It is not so long ago that Mayor of London, Boris Johnson, made a disparaging remark about Nick Clegg, Deputy Prime Minster of the Coalition government between the Conservatives and the Liberal Democrats (Daily Telegraph 18/12/2013).
Disparaging remarks are nothing new in politics. After all, Octavius and Mark Antony wrote to each other in very blunt terms but what was unusual in this recent case is that Boris Johnson compared Nick Clegg to the Emperor Valerian (AD 253-c.260).
I can’t think of many politicians who would make such an erudite, if obscure comment. But Boris has ‘form’ in that he studied classics and has written books about the ancient world. Valerian was captured by the Persians and reputedly skinned and stuffed. Hence the political insult: Nick Clegg like Valerian is a man of straw, the external appearance, not the reality. In an exchange of tweets that followed the newspaper reports, one wag commented that to add to the insult of being skinned and stuffed by his captors, Valerian had suffered the insult of being compared to Nick Clegg!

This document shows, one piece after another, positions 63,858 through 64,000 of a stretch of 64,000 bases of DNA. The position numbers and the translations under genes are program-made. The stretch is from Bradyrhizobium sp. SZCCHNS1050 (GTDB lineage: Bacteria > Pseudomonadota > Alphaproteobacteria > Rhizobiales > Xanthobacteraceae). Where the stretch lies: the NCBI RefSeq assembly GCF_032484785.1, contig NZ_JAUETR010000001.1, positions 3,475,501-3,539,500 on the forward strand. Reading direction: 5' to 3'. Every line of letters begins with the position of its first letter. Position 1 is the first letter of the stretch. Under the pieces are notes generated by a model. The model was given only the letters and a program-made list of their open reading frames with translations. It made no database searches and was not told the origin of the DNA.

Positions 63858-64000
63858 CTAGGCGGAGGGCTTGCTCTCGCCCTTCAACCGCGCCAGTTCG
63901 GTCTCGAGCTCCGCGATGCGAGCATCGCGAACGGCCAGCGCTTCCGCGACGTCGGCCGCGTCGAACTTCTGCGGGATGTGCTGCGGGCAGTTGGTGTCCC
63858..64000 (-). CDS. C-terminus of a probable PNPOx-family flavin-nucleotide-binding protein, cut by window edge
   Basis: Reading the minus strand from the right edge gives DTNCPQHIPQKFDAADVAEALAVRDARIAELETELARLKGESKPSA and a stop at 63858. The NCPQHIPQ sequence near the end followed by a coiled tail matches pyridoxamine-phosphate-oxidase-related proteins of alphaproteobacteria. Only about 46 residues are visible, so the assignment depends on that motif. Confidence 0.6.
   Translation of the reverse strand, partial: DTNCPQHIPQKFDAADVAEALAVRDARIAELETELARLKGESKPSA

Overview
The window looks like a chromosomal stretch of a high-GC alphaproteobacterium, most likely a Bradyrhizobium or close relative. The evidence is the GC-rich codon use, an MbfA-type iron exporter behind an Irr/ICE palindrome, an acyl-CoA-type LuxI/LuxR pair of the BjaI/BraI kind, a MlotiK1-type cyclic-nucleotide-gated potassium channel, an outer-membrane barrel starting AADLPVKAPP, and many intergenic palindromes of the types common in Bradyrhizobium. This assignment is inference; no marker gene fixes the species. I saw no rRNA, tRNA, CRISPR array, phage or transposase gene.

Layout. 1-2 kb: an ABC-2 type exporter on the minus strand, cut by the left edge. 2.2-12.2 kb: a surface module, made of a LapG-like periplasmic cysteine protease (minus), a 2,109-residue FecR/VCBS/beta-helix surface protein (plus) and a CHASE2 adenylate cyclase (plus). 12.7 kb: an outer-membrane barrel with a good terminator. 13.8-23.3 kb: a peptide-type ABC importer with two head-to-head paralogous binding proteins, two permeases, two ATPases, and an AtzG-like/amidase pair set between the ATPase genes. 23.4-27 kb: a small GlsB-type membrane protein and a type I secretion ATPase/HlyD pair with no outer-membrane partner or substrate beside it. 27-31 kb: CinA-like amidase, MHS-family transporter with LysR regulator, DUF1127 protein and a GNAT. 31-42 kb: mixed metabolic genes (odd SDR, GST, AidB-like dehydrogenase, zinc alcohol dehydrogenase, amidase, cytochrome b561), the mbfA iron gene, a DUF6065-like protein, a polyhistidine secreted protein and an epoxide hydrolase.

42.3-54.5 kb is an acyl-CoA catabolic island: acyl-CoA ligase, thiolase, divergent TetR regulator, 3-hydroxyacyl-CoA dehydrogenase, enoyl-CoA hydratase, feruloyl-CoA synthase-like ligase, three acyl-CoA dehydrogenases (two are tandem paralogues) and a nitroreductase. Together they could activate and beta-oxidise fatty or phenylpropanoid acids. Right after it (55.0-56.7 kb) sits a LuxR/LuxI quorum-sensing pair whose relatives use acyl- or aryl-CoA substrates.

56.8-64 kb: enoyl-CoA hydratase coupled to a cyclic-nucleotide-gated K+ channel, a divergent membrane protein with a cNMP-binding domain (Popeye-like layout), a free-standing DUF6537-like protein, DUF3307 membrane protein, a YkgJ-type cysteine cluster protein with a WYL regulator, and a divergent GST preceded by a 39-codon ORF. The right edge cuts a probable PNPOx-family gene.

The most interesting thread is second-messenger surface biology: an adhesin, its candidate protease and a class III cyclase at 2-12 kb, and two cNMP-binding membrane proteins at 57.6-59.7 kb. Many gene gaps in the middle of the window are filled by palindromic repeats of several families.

The joke has additional relish because the coin – a silver antoninianus – that Keith Sugden, Curator of Numismatics at Manchester Museum, selected has an obverse that reads LIBERALITAS. I am sure that’s pure coincidence.
However, it is not entirely clear that Valerian did indeed suffer the indignity of being stuffed. It is also possible that he was on relatively good terms with the Persian king and was sent east with other prisoners-of-war to carry out civil engineering works. But an alternative story of Roman POWs and MIAs wouldn’t make for quite the same political gibe would it?